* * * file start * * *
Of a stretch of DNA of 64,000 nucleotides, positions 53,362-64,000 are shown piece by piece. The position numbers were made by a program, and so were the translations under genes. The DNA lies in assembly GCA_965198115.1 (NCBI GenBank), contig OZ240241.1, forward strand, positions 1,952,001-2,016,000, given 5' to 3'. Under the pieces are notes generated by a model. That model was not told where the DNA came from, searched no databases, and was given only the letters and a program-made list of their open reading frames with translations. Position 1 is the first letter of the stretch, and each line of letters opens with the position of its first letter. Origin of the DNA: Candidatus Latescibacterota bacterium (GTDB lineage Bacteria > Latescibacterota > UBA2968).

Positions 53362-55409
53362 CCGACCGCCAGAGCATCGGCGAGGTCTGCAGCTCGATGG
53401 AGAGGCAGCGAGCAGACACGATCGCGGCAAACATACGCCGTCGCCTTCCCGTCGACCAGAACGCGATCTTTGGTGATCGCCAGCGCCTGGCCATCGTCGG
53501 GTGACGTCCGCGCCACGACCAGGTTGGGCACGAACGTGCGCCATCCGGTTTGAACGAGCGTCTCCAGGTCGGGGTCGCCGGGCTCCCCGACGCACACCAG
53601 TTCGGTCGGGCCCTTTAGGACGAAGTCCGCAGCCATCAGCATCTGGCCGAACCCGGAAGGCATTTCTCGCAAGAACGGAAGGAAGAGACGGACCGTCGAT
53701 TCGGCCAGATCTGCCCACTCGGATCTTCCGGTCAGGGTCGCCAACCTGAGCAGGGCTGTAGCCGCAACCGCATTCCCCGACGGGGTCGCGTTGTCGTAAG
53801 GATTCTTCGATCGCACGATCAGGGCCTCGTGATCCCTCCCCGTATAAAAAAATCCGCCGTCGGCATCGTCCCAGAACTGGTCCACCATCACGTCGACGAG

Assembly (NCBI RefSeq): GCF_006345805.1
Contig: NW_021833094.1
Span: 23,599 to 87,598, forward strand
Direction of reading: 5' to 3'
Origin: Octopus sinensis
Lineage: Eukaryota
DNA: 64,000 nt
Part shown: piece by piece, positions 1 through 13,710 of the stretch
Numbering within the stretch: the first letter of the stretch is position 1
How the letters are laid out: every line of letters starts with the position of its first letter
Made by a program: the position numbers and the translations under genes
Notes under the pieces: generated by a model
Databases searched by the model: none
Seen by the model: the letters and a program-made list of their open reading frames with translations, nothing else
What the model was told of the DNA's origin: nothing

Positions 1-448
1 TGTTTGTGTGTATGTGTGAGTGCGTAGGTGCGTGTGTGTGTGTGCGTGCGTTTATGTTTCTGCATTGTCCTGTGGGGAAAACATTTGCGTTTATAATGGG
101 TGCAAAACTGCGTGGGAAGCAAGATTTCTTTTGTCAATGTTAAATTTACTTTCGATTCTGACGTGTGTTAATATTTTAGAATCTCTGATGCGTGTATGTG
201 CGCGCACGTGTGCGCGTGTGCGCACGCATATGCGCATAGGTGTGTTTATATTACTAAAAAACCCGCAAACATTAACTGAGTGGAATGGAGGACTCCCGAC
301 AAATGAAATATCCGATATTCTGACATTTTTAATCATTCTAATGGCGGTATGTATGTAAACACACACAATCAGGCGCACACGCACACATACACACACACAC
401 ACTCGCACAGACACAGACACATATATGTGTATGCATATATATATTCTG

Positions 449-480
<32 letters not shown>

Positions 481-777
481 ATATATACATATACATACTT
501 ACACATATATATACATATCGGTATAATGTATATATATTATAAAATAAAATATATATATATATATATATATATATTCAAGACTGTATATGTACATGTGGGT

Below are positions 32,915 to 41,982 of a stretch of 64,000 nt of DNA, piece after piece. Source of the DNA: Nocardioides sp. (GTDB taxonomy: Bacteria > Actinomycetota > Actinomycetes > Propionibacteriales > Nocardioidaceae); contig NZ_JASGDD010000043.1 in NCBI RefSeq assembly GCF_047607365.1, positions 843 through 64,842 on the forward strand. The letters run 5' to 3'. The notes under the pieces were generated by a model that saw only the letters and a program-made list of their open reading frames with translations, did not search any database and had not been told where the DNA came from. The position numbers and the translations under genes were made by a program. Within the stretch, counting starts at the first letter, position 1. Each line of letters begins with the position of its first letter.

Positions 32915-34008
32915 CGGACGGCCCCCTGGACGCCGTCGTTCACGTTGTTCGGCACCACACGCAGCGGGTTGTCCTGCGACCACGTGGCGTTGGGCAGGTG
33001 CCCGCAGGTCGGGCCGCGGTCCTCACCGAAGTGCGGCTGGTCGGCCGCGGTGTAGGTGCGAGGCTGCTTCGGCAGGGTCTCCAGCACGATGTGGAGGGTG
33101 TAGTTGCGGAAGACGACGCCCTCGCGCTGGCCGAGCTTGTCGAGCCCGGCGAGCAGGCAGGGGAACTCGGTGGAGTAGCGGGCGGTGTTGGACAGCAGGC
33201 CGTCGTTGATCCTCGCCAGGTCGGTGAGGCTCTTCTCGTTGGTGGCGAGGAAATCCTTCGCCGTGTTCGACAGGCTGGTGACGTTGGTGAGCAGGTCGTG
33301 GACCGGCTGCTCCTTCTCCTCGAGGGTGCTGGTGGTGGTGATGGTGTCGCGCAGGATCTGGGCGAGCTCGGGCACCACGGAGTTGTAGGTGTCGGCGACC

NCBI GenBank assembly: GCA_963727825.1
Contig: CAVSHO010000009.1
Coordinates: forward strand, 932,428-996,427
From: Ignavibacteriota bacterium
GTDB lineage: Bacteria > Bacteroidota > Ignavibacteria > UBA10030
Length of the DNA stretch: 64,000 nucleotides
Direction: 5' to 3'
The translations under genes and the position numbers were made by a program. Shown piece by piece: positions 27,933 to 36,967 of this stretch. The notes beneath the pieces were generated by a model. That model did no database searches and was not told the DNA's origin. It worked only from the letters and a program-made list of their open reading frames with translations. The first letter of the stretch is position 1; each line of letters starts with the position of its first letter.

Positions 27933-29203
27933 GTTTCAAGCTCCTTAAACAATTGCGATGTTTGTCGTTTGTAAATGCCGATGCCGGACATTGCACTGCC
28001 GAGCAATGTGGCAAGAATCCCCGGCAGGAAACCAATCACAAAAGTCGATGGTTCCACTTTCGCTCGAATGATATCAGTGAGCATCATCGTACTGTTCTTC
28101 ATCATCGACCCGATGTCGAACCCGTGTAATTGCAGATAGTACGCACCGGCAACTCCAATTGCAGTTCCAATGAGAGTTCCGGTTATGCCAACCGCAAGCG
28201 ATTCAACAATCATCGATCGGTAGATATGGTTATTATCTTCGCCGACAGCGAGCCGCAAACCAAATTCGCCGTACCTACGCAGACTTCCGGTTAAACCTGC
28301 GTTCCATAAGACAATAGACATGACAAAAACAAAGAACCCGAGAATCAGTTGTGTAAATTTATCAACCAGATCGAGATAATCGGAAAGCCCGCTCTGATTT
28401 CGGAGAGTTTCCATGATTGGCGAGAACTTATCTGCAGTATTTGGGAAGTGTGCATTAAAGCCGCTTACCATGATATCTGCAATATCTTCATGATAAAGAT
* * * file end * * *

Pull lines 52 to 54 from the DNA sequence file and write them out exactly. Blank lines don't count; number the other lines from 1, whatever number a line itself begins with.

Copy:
28001 GAGCAATGTGGCAAGAATCCCCGGCAGGAAACCAATCACAAAAGTCGATGGTTCCACTTTCGCTCGAATGATATCAGTGAGCATCATCGTACTGTTCTTC
28101 ATCATCGACCCGATGTCGAACCCGTGTAATTGCAGATAGTACGCACCGGCAACTCCAATTGCAGTTCCAATGAGAGTTCCGGTTATGCCAACCGCAAGCG
28201 ATTCAACAATCATCGATCGGTAGATATGGTTATTATCTTCGCCGACAGCGAGCCGCAAACCAAATTCGCCGTACCTACGCAGACTTCCGGTTAAACCTGC